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In Sherwood Anderson’s “Mother,” Tom Willard takes centre stage as the role of the obnoxious, vain husband who shamelessly blames his wife, Elizabeth Willard, for his own unhappiness. He views her with blatant contempt and finds her existence unbearable to the extent that her very presence is regarded as “a reproach to himself.” But for what reason does Tom vehemently loathe his own wife? It is not simply because of the illness that had taken away her spirit and beauty. The only explanation provided to readers to justify his animosity is the superstitious conviction that Elizabeth’s illness is somehow linked to the hotel’s financial decline.
Tom may, indeed, have been a fortune hunter. He had been one of the many “traveling men” who were “guests at her father’s hotel” whom Elizabeth “paraded through the streets with.” It was always evident that Elizabeth would one day inherit her father’s hotel, and on top of that, she had been a beautiful young woman, full of ambition and vivacity. Thus, in addition to marrying a woman of her passion and charm, Elizabeth’s husband would obviously be blessed with the added bonus of inheriting her parent’s business. So it is implied that Tom’s marriage to Elizabeth had not only been explained by some “wild emotions” driven by physical intimacy, but also by his interest in her wealth.
Unfortunately, now that the business is “forever on the edge of failure,” Tom detests the hotel and selfishly holds his wife accountable for its fate. Anderson states how hopeful Tom had been to begin life with the hotel business, and yet now it has disappointingly turned into “a mere ghost of what a hotel should be.” Similarly, Tom sees his wife as a “tall ghostly figure,” as she is no longer the lovely wife he had married. Elizabeth’s appearance therefore reflects the state of the hotel. She is no longer a beauty, but has become so frail and lifeless that she is compared to a ghost. Age has taken its toll on her, just as the hotel is now “disorderly” and “old,” with “faded wall-paper” and “ragged carpets.”
Due to poor health, Elizabeth has been unable to do any exacting work for the hotel. The business probably deteriorated as a consequence of her lack of contribution. Tom therefore sees her as the cause of the hotel’s financial failure. Now he despises his wife and the hotel alike, both of which are “things defeated and done for” as both marriage and business had once made him hopeful of satisfying his ambitions.
The fact that Tom objectifies his wife, seeing her as a “thing” which is useless unless generating some income, has affected Elizabeth’s self-esteem tremendously. From a tall young woman who had once been brazen enough to cycle down “Main Street” clad in men’s clothing, Elizabeth Willard has been depreciated to such an extent that her confidence has been extinguished along with her health and youth. She has grown to feel unwanted and unneeded. Her low self-esteem is emphasized through elements of the narrative such as her room, which is “tucked away in a corner of the Old Willard House,” and her “chambermaid” work, such as cleaning the “beds soiled by the slumbers of fat travelling men.” These descriptions prove Elizabeth’s tendency to isolate herself and hide from the eyes of others by doing work that removes her from the presence of other people.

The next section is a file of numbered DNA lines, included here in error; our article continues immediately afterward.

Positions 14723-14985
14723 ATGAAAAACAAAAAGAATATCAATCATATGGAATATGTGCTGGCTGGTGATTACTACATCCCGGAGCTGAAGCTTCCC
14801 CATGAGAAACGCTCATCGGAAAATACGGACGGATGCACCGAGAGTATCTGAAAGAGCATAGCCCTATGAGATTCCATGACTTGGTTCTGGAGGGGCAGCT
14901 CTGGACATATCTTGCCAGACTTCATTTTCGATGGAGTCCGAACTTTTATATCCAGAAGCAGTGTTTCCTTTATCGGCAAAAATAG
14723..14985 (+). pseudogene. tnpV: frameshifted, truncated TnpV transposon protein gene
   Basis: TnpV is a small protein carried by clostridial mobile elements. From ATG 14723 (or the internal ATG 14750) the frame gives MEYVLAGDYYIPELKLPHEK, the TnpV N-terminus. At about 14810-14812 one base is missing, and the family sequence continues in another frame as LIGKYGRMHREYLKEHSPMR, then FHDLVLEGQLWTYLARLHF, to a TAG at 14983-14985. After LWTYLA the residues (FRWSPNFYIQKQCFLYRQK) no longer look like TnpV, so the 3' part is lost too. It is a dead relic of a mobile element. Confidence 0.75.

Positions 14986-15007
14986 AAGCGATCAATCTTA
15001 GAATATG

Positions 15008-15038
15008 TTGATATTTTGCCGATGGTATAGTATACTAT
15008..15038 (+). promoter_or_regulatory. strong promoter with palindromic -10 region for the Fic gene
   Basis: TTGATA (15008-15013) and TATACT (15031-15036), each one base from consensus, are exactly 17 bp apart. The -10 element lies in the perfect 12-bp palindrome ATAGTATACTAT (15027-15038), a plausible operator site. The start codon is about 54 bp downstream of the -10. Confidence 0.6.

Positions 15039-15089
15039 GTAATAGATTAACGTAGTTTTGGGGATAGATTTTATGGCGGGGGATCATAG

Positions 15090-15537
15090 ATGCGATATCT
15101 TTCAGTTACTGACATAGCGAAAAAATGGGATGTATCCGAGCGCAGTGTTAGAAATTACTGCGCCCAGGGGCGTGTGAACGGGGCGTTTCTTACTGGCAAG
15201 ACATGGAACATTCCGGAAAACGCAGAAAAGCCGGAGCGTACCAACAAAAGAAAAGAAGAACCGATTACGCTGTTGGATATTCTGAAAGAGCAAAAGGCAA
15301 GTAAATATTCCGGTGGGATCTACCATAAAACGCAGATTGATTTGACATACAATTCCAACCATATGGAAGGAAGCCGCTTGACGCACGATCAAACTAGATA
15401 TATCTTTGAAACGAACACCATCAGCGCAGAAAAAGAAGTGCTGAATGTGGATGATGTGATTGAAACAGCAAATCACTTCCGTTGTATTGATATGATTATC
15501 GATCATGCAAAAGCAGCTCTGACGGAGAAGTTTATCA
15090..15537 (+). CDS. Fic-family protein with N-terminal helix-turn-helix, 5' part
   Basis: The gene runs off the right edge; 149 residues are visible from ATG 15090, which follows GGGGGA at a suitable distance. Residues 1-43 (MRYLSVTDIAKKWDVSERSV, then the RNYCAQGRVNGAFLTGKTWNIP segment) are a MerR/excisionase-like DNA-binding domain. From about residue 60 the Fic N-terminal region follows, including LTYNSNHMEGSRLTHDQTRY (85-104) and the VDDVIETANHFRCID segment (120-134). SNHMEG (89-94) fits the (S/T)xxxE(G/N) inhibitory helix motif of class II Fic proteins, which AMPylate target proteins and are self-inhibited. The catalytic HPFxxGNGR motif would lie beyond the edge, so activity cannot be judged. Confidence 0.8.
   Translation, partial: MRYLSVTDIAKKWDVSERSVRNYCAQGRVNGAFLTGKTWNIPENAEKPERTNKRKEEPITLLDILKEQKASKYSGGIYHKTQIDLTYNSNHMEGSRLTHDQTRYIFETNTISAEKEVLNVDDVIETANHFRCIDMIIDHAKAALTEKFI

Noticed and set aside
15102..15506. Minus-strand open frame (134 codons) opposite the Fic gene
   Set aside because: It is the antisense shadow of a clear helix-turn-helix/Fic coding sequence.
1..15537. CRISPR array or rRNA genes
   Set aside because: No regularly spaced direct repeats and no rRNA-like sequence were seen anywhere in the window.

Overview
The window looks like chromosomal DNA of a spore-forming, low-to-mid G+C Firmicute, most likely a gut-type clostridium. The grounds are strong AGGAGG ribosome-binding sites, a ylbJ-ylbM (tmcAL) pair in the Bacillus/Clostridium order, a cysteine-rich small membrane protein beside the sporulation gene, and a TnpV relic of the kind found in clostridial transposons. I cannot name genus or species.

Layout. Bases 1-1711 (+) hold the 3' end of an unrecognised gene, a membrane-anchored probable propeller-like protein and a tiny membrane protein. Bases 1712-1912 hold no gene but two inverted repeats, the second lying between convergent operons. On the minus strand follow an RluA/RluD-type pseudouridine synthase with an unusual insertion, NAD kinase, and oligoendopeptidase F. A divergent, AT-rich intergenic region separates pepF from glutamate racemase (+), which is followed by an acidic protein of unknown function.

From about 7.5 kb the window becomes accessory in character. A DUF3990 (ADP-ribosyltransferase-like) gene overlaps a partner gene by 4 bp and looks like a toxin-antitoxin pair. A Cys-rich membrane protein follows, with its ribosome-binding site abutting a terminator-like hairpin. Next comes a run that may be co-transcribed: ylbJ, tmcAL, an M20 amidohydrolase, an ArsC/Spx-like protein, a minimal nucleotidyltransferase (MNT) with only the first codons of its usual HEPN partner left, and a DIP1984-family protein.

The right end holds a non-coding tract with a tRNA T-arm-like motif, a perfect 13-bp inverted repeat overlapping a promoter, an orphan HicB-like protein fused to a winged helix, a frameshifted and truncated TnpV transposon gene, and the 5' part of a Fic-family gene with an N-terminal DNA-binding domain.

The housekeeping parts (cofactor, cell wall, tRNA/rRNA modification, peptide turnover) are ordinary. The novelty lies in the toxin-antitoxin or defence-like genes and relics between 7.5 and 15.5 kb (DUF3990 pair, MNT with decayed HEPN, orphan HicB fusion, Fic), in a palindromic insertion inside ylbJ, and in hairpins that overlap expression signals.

Tom’s behavior only encourages the depths of Elizabeth’s lack of confidence, with his “slender, graceful,” and well-dressed figure coupled with the brazen condemnation of his wife. Besides that, his passion for politics and his strong desire to achieve a prominent status of leadership have caused him to develop a sense of capitalism. This ideology is the foundation of the American Dream: the notion that every man must work for himself to achieve greatness – and that such greatness is plausible regardless of circumstances. It also inspires Tom to find Elizabeth worthless, as the idea constitutes to the belief that unless she works, she is useless to him. His outlook therefore reflects capitalism. Hence, Tom believes that Elizabeth’s illness is the illness of the hotel. Getting rid of his wife may eliminate his business problems. He may perceive his wife as the useless cog in the wheel, getting in the way of success. However, ideally, he mentions his desire to be rid of both burdens and to start fresh, as the hotel and his wife are markedly linked in his mind.
From Tom’s point of view, capitalism is what will aid him in achieving his goals. However, Anderson has conspicuously presented this idea in an unpleasant and repulsive manner, thus challenging the notion of capitalism by portraying its supporter and activist as a pompous husband with idealistic ambitions. Tom harbors the hope of turning “the tide of things political” by changing the “strongly Republican community” into a Democratic one. His dream of changing the minds of an entire society reflects the magnitude of his aspirations. Capitalism is therefore illustrated in a negative light in this story, since it drives a man to selfishness and greed. After all, if Tom had truly married Elizabeth for her inheritance, then this action only proves his persistence in achieving the American Dream, and shows how little he values emotional sincerity in attaining his goals.
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